Switching over to the CPLD for glue between the SID and ESP has worked out really well. It's been a lot of fun learning more about logic, somewhat frustrating but mostly fun :)
I figure I shdould now recap how the project will work:
1. Python 6502 implementation runs the SID program and extracts the SID register values for each "frame" of the song, stores them in a FIFO. This code is pretty much complete (thanks greatly to the RealSID project by A.T. Brask https://github.com/atbrask/RealSIDShield
2. ESP receives ~100 frames (2seconds @ 50Hz) of music saves them into another FIFO, a ticker timer is set up for 50Hz which sends the frame data (registers) to the CPLD. I've got some work to do on the TCP code here and sending over to the CPLD but it should be pretty simple.
3. The CPLD clocks the SID, and works as an I/O expander putting the necessary address and data on the SID bus. I need to finalize the SPI slave and then write the glue for the SID (to assert addr and data when the shift register is full).
4. SID plays music (hopefully)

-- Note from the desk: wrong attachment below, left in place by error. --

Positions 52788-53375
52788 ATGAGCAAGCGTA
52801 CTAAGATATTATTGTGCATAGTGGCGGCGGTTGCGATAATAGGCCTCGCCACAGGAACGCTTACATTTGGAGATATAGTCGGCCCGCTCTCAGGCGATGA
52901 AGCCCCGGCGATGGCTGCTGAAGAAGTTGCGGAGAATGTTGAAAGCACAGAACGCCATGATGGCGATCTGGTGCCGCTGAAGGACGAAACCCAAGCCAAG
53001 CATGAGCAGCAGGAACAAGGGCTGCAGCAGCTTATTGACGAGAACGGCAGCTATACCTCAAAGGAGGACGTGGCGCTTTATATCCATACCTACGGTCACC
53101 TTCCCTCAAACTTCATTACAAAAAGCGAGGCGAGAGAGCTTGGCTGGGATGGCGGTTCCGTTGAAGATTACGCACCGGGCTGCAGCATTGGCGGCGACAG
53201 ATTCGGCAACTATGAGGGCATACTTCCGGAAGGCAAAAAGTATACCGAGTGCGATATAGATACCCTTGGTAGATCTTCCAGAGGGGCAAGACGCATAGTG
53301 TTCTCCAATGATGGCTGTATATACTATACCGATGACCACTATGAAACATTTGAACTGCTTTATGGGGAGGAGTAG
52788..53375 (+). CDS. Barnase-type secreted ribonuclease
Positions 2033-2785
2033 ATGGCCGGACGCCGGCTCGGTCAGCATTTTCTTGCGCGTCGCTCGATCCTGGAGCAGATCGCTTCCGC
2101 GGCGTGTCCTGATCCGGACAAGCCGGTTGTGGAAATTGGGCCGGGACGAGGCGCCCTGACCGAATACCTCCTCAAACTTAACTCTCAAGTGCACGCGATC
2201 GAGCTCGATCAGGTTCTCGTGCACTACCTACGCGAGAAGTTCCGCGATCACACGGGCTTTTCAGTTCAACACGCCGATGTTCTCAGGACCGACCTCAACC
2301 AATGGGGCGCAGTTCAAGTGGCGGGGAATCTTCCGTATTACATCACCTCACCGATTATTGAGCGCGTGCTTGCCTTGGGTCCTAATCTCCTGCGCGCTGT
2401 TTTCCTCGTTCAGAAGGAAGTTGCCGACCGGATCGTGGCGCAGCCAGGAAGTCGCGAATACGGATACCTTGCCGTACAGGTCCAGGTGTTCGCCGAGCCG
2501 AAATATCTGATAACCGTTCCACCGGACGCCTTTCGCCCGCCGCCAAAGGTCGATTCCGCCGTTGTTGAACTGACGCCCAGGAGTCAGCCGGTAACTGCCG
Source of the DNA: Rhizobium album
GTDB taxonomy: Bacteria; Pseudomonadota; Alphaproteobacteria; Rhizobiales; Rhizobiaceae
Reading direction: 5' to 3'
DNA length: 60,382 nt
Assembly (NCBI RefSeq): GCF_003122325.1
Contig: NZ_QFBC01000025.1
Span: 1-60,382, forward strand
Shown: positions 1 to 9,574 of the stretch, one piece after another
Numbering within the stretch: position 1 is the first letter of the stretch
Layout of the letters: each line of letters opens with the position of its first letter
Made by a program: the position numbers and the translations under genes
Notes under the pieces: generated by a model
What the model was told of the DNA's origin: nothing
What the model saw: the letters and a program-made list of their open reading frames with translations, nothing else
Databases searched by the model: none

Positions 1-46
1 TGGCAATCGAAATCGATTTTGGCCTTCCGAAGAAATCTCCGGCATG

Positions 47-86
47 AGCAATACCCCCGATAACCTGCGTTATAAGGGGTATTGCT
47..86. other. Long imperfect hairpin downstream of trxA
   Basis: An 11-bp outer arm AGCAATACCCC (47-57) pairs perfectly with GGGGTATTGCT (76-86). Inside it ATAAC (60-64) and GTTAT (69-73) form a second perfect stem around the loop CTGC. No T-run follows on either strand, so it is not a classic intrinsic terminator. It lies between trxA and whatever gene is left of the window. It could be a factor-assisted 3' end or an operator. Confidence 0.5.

5. LM386 amplifies it
6. ??? profit ???
I've implemented a simple clock divider and a 200 bit shift register that is fed all 25 SID registers for each update from the ESP. Since the ESP SPI is done in hardware it works up to 80MHz! This is waaaaay better than the measly KHz that I I2C was giving me before with the MCP chip.
I wrote a testbench for my shift register to make sure everything is working correctly. Here it is shifting in alternating 0x00 then 0xFF for 25 bytes:
As you can see the MOSI line is just set to invert every byte so I can make sure things are working properly. In the terminal of my test bench I've also set up some debug output so I can follow the register filling up with bits:
I've chosen to do it this way so I can just shift in all 25 one-byte registers at once into one big buffer, then pass them over to another module that will handle writing the value to the bus for the SID. Right now the timing will be handled by the ESP, and that will be fine for 50 and 60 Hz songs but eventually I will build a buffer in the CPLD and have it handle all the timing because it will be much more reliable.
Finally on the ESP8266 side, here is a screenshot from my logic analyzer of the ESP sending out 25 bytes of data on the SPI bus (slowed down to a measly 4Mhz as to not overwhelm the poor Saleae):
It's all coming together! Soon I will hear bleeps and bloops!
And yes, for those interested, the next step is designing a PCB and slapping this all onto one nice PCB that you can just plug in to your stereo and stream to from anywhere.